s  | s   s              b  |                      M1 M3
                                   m  |   m   m            p  |                      M1 M3
                                                           S1 | S1 S1       S1 S2 S3      
                                                           S2 | S2 S2       S2 S2 S3      
                                                           S3 | S3 S3       S3 S3 S3      
                                                           M1 |       M1 M1          M1 M3
                                                           M3 |       M3 M3          M3 M3

/* Selection by key objects */     &  | e b s m            &  | e  i  b  p  S1 S2 S3 M1 M3
                                   ---+--------            ---+---------------------------
                                   e  |     s m            e  |             S1 S2 S3 M1 M3
                                   b  |                    i  |    i        S1 S2 S3 M1 M3
                                   s  | s   s m            b  |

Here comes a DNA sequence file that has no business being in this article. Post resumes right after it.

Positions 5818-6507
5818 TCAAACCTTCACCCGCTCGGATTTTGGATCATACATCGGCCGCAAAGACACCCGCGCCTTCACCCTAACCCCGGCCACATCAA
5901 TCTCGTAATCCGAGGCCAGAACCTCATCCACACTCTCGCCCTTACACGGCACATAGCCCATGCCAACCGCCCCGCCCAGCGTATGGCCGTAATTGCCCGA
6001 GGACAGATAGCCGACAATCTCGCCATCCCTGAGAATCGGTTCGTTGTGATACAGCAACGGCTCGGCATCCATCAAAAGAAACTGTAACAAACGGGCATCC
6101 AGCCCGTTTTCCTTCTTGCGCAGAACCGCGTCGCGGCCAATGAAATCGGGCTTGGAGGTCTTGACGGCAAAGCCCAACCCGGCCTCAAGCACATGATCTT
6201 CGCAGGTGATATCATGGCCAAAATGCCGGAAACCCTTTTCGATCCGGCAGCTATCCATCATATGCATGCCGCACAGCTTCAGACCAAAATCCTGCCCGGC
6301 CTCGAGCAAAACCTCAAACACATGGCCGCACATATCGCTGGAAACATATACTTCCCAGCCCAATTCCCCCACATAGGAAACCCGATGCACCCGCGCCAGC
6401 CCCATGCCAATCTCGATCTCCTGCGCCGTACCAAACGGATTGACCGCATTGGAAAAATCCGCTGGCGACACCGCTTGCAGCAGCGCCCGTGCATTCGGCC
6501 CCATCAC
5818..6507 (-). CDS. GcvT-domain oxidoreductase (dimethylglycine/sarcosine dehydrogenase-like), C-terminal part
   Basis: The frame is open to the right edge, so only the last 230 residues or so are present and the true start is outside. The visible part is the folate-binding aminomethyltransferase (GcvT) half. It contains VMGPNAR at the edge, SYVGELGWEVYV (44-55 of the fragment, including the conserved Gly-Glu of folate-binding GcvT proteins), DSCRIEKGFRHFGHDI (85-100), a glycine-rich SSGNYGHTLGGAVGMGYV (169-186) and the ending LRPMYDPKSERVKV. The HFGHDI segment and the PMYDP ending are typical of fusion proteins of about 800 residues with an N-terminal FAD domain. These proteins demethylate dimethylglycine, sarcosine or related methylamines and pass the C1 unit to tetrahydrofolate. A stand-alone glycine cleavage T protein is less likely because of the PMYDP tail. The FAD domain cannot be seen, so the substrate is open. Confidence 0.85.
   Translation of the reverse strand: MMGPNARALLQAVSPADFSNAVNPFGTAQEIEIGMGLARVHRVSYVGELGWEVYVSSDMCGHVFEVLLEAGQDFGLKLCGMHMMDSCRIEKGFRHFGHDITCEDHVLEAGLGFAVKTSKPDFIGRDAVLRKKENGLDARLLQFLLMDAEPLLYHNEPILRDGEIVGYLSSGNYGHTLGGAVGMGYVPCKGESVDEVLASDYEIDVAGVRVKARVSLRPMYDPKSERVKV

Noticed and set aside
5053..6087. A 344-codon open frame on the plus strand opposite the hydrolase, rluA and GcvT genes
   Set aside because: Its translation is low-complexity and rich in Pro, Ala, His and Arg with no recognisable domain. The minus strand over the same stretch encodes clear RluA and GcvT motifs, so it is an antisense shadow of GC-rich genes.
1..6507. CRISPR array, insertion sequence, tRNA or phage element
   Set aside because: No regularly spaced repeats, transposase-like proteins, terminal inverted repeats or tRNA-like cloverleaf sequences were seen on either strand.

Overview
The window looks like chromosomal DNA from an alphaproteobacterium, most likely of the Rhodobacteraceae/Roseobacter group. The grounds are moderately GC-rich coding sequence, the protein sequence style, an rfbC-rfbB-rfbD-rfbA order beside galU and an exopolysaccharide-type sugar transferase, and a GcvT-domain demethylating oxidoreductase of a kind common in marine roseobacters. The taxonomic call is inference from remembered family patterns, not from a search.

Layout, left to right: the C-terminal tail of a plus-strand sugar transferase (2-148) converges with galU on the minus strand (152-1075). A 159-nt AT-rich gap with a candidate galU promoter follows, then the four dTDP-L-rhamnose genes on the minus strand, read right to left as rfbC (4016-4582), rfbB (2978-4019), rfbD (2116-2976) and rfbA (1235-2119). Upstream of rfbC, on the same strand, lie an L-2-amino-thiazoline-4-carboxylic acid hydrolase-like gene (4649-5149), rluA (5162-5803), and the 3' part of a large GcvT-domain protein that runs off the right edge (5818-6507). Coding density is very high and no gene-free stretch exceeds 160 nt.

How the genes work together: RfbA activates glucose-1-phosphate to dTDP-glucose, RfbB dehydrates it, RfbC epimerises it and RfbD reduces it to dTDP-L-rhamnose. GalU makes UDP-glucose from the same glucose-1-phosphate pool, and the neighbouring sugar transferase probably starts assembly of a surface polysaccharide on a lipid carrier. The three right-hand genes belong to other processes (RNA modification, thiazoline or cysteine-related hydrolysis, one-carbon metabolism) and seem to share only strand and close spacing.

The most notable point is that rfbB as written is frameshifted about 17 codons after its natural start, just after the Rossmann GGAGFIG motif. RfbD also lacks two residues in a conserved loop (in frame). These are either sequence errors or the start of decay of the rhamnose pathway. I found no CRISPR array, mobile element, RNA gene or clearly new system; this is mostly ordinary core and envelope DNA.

m  | m   m              p  |                           
                                                           S1 | S1 S1       S1 S2 S3 M1 M3
                                                           S2 | S2 S2       S2 S2 S3 M1 M3
                                                           S3 | S3 S3       S3 S3 S3 M1 M3
                                                           M1 | M1 M1       M1 M1 M1      
                                                           M3 | M3 M3       M3 M3 M3      

Tester

Desctription

bool intersects(const T& left, const P& right)

Tests, if left and right intersect.

bool disjoint(const T& left, const P& right)

Tests, if left and right are disjoint.

intersects(x,y) == !disjoint(x,y)

bool intersects(const T&, const P&)      T\P| e b s m      T\P| e i b p S M 
bool   disjoint(const T&, const P&)      ---+--------      ---+------------
                                          s | 1   1         S | 1 1     1  
                                          m | 1 1 1 1       M | 1 1 1 1 1 1

See also . . .

Symmetric difference

Subtraction

Addition

Back to section . . .

Function Synopsis

Interface